Tamiflu capsules

Drugs for influenza

Influenza can be tackled with antiviral drugs, though they have their limitations

As influenza is caused by a virusantibiotics do not affect it. Antiviral drugs against influenza fall into two classes:

  • neuraminidase inhibitors – such as oseltamivir (Tamiflu) and zanamivir (Relenza) – which target the neuraminidase enzyme
  • adamantanes – such as amantadine – which block ion transport through M2.

Neuraminidase inhibitors have fewer side-effects and are more effective. They are not cures: they shorten flu episodes by a couple of days, reduce the risk of complications and possibly lower the likelihood that someone will pass on the virus. Ideally, they should be given as early as possible in an infection and can also be used prophylactically (to prevent infection).

Resistance to oseltamivir has been detected in seasonal H1N1 strains and influenza A(H1N1)pdm09. All human strains of influenza virus are now resistant to amantadine, probably due to overuse, but are usually susceptible to neuraminidase inhibitors; some cases of oseltamivir resistance have been seen. Oseltamivir resistance has been seen in some human cases of H5N1 avian flu, although generally strains remain sensitive.

Because of the risk of resistance, it is much better to use drugs in combination. Other flu drugs are in development but, unfortunately, are years away from human use.

Drugs in development

Other neuraminidase inhibitors are in clinical trials, and may provide new options for people who acquire drug-resistant infections. Some drugs are being developed to target haemagglutinin but are at a very early stage of development.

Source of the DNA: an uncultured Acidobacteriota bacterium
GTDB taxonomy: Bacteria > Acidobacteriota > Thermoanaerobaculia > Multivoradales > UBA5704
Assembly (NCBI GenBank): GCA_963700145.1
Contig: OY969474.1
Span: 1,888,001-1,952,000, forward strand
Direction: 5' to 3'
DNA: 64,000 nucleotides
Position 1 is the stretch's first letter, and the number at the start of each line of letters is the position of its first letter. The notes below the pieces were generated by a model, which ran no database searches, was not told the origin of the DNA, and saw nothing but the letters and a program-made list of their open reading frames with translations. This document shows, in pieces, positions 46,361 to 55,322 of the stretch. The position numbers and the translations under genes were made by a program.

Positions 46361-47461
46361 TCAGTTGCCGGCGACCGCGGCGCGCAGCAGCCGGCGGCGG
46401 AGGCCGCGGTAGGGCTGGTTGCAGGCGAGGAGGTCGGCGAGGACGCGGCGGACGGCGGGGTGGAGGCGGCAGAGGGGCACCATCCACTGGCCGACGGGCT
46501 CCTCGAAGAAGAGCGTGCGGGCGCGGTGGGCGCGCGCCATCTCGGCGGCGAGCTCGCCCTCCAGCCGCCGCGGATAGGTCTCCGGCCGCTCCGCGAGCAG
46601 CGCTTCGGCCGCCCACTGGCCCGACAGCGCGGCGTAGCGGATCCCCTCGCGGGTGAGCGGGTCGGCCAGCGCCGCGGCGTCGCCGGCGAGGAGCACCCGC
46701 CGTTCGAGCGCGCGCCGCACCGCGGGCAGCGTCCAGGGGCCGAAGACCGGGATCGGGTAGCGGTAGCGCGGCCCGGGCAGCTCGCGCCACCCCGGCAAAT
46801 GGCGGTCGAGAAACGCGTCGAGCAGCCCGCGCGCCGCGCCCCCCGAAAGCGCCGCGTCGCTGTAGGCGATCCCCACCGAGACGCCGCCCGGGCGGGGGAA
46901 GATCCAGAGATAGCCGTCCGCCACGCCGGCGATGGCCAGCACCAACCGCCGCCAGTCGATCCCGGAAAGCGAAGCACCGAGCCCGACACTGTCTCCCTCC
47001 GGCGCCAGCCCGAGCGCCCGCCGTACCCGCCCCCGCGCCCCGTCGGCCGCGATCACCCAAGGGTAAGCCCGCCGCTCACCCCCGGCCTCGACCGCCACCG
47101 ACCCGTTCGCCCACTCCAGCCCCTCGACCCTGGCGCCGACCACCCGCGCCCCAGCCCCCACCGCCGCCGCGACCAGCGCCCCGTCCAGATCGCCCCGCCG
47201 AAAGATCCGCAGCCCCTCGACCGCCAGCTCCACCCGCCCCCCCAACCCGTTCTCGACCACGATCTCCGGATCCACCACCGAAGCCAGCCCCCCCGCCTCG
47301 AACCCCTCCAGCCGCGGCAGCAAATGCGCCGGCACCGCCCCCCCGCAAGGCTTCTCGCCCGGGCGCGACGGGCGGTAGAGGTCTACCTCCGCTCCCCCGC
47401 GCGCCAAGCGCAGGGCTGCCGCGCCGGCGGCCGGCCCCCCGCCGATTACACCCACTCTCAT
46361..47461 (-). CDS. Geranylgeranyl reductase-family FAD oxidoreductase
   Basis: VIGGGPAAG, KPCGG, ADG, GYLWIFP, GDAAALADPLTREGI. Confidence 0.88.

Targeting host responses

An alternative approach is to use drugs that target host responses to infection, which actually cause the damage to tissues seen in disease. A wide range of drugs are being tested for use in flu, generally in combination with antivirals.

RNA medicines

An innovative experimental strategy is to use RNA-based therapeutics. These are based on the principle of ‘RNA interference’ – binding a therapeutic RNA molecule to a target RNA molecule to create a double-stranded RNA molecule that triggers host cell defence mechanisms. The new molecule is degraded, preventing the viral RNA from generating viral proteins. One advantage of this approach is that multiple RNAs could be used to target a range of flu strains.

Lead image:

Jon Large/Flickr CC BY NC


Questions for discussion

  • Which do you think are best for controlling influenza – drugs or vaccines?
  • What are the benefits of drugs over vaccines?

About this resource

This resource was first published in ‘Influenza special issue’ in October 2009 and reviewed and updated in January 2015.

Microbiology, Genetics and genomics, Health, infection and disease, Medicine
Influenza special issue
Education levels:
16–19, Continuing professional development